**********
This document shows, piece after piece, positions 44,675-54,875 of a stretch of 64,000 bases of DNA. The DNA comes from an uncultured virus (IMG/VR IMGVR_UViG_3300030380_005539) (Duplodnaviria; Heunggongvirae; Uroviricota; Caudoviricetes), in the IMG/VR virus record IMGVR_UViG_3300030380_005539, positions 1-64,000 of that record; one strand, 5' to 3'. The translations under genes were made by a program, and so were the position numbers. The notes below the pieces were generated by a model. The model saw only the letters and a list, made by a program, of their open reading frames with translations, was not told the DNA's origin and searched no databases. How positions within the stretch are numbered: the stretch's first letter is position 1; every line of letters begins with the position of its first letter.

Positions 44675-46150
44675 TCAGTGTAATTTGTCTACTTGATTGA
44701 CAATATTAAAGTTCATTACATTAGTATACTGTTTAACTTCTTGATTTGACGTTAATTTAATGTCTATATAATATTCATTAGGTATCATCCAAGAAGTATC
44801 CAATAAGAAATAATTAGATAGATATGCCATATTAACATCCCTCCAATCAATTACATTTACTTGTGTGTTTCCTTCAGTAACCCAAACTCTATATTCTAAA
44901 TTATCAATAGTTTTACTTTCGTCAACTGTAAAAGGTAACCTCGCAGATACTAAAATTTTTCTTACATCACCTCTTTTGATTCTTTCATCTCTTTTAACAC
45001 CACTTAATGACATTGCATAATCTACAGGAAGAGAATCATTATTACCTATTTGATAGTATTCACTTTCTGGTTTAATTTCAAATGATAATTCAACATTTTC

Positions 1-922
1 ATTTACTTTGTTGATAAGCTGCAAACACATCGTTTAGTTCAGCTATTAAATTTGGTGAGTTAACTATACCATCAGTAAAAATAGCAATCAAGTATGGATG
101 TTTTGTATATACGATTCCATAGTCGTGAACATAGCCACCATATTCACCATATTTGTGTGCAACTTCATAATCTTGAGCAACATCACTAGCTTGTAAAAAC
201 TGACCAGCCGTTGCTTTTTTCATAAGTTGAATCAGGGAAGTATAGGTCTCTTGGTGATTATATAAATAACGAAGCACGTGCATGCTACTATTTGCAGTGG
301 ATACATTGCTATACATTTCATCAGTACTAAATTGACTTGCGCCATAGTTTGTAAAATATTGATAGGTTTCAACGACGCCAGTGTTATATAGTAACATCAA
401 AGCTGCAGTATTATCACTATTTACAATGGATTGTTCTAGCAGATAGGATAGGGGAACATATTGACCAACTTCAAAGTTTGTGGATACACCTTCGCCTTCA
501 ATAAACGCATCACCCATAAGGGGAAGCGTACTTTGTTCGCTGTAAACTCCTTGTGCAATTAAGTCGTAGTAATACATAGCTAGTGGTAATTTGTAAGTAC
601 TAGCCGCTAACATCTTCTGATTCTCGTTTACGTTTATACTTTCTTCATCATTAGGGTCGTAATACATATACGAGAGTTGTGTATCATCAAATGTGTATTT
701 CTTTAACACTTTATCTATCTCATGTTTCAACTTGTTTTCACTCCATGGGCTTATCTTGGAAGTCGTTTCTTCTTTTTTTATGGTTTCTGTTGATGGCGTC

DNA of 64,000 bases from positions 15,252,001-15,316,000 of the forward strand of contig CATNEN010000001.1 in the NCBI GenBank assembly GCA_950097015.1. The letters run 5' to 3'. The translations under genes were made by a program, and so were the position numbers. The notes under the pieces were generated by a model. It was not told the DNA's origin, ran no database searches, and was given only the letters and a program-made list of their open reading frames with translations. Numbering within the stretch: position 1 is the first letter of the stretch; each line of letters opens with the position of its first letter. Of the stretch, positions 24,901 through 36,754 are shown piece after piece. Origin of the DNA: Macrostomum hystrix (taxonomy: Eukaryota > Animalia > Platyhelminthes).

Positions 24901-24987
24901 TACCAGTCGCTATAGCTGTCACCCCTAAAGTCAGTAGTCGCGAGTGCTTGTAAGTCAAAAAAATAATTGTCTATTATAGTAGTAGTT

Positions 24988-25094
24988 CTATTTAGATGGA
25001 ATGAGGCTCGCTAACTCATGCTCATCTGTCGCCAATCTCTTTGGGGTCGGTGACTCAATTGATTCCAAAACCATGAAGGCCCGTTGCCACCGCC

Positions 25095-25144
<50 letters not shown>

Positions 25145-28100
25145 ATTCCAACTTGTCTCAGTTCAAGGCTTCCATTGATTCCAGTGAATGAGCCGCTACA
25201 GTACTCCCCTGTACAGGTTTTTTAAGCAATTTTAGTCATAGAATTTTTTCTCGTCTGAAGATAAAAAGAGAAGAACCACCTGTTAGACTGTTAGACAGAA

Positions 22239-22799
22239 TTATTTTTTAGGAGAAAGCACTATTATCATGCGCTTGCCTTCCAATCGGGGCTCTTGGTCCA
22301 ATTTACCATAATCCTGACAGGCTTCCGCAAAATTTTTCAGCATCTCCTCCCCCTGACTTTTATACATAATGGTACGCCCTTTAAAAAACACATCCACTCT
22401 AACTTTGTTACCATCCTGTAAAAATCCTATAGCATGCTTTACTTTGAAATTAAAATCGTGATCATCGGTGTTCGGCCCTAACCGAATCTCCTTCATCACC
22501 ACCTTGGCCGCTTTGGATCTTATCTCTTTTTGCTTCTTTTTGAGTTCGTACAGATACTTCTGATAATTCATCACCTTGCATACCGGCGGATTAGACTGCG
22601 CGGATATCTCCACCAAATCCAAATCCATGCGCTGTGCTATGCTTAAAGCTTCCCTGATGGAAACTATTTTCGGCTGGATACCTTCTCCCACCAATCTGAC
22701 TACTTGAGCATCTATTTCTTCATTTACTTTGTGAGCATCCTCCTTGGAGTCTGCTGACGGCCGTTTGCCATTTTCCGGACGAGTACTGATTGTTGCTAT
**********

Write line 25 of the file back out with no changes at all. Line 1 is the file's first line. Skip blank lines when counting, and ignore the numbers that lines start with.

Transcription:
Positions 25145-28100